When he was a child back in the mid-1960s, photographer, performance artist, and filmmaker Chris Johnson lived in Brooklyn. That was pre-gentrification Brooklyn, meaning that Johnson, whose family was solidly middle-class, was surrounded by other African Americans who were both wealthy and poor, educated and uneducated.
"African Americans couldn't buy property outside of a few exclusive neighborhoods like Harlem and Bed-Stuy in New York," Johnson says. "So you had this rich mixture of different classes of African Americans living in close proximity. My family was middle-class, and I had doctors and lawyers living not too far away from me."
However, those diverse neighborhoods changed as soon as the equal-housing laws began to pass. "I saw a radical division between African Americans who lived in the 'hood and those who lived in mainstream America," he says. "I saw that as it happened, and it was a pretty dramatic experience. It happened very quickly and it changed the nature of neighborhoods like mine. And that experience stayed with me for many years."
In fact, it stayed with Johnson until 1996, when he was living in San Diego, where the Republican National Convention was held. "Even though I had a background of being a fine art photographer who studied with Ansel Adams and Imogen Cunningham, I was known as a performance artist because of a change in direction in my creative life," he says. "I used creativity as a way to try to deal with social justice issues. A curator there at the San Diego Museum of Creative Arts was putting together a group of installations to try to attract the attention of the press who were going to be in San Diego for the convention, and he asked me to contribute to it."
The installation was called RE: Public, and Johnson's contribution, called Question Bridge, would become the focus of his life for the next two decades. "I reflected back to when I had witnessed the division in the black community," he says. "And I thought, 'What could I do that would create some kind of meaningful conversation between African Americans who live in the 'hood and have that definition of community, and those who live in the suburbs of San Diego who are mainstreamed into white culture?"
But Johnson knew that simply attempting to have his subjects ask each other face-to-face questions about their respective cultures wouldn't lead to any real answers. "I knew that if you put them in the same room and tried to foster a conversation, they would talk past or at each other across that big cultural divide," he says. "But what if I just videotaped them separately asking questions of each other? If they felt safe because they weren't actually in the other person's presence, they might ask what for them is a really heartfelt question and that would give me the chance to take the question across that divide and create a kind of 'question bridge' between them and somebody else."
So Johnson approached 10 African Americans from the inner-city and the suburbs of San Diego and had them look directly into the camera, asking questions back and forth to one another. One woman asked of the suburbanites, "Why do you talk like a white person?" Another asked of an inner-city resident, "Have you given any thought to where the money for welfare comes from, and do you even care?"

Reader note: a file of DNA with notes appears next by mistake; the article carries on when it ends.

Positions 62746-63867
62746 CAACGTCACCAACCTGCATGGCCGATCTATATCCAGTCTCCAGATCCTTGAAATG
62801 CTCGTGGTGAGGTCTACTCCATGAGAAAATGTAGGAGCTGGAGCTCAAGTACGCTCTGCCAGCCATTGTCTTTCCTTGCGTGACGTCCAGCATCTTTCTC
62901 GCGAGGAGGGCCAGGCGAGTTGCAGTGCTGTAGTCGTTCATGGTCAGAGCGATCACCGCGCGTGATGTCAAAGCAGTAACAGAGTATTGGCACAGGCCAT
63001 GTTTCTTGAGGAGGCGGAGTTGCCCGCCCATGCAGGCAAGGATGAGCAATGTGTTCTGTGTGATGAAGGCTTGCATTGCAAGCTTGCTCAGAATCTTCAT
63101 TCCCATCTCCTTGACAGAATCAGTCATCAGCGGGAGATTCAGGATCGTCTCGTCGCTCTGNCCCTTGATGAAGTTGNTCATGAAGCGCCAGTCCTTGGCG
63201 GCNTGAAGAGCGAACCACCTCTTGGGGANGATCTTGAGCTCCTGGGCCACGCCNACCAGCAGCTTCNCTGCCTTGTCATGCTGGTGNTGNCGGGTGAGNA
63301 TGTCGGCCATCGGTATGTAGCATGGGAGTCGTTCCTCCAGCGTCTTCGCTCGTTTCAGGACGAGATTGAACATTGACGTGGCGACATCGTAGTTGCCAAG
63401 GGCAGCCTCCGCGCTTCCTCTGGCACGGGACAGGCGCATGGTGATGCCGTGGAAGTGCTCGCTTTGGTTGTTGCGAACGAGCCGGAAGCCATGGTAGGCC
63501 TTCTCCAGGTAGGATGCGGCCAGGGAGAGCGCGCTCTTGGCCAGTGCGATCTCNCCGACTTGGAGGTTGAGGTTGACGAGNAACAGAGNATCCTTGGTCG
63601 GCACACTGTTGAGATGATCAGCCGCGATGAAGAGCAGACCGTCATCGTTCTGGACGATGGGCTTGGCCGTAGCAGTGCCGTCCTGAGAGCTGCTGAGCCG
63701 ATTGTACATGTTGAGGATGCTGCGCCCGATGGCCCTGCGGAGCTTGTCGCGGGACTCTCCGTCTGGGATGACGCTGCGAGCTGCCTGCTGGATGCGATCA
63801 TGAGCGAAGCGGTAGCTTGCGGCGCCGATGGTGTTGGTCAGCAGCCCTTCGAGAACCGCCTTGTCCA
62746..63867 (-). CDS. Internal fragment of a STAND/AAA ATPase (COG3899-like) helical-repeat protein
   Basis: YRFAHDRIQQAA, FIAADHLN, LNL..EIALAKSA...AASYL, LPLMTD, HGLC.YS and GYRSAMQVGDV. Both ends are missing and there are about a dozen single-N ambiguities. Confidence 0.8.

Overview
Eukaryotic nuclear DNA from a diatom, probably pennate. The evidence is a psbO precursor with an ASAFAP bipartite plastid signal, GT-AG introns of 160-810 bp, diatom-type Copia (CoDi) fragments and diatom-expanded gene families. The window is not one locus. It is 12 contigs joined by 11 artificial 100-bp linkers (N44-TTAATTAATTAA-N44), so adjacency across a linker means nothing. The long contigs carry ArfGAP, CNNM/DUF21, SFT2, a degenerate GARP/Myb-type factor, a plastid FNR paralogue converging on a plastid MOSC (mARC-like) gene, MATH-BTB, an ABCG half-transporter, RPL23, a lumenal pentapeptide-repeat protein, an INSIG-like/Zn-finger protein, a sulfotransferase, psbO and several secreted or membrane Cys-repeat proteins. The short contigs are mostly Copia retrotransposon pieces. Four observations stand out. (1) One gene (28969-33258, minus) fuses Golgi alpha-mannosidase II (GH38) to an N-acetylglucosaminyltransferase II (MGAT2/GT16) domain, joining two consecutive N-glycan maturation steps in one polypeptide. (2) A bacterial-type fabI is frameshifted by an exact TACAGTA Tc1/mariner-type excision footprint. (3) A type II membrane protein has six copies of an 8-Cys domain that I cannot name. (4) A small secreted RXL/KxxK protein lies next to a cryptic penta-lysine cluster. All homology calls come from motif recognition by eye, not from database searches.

The result was so striking that an artist named Hank Willis Thomas approached Johnson about expanding his original idea. For the next phase of the project, called Question Bridge: Black Males In America, Thomas and Johnson collaborated with a team of artists to interview 1,600 African-American men from all over the country asking and answering questions like "Who are you? What is your purpose in life? What does it mean to you to be a black male?"
This version, which became both a five-screen video installation and a documentary film that was an official selection at the 2012 Sundance Film Festival, was so successful that yet another version of Question Bridge was launched: A website and mobile app that are constantly updated with new questions and answers. It was created with the goal of getting 200,000 black men to participate.
Johnson says the ever-evolving concept of Question Bridge has taken his original idea to places he never expected. "When we first started Black Males, there was no Barack Obama on the national scene," he says. "So the time since then has seen not only the emergence of Obama as a major part of our public discourse, but the tragedy of all the profile murders we've witnessed in our culture, as well as the birth of the Black Lives Matter movement."
In fact, the Question Bridge project has had such an impact on the art world that last September, the installation was added to the permanent collection at the Smithsonian National Museum of African American History and Culture. One would think that that achievement would be a thrill for the installation's creator, and it certainly is on a personal level. But as an African-American man living in the United States in 2017, Johnson says he has mixed emotions about it.
"If you had told me when I began this in 1996 that I was creating something that would become part of our history, I would've thought that that information would make me ecstatic," he says. "And I am proud of it. But at the same time, it hasn't changed the world. We do these kinds of projects so that no one ever has to do them again, so it's disheartening to realize that every month we're confronted with more examples of profiling and the fears that people project onto black males becoming tragedies. It's hard to feel jubilant. It's sobering to realize how daunting the challenge is. But you have to keep trying."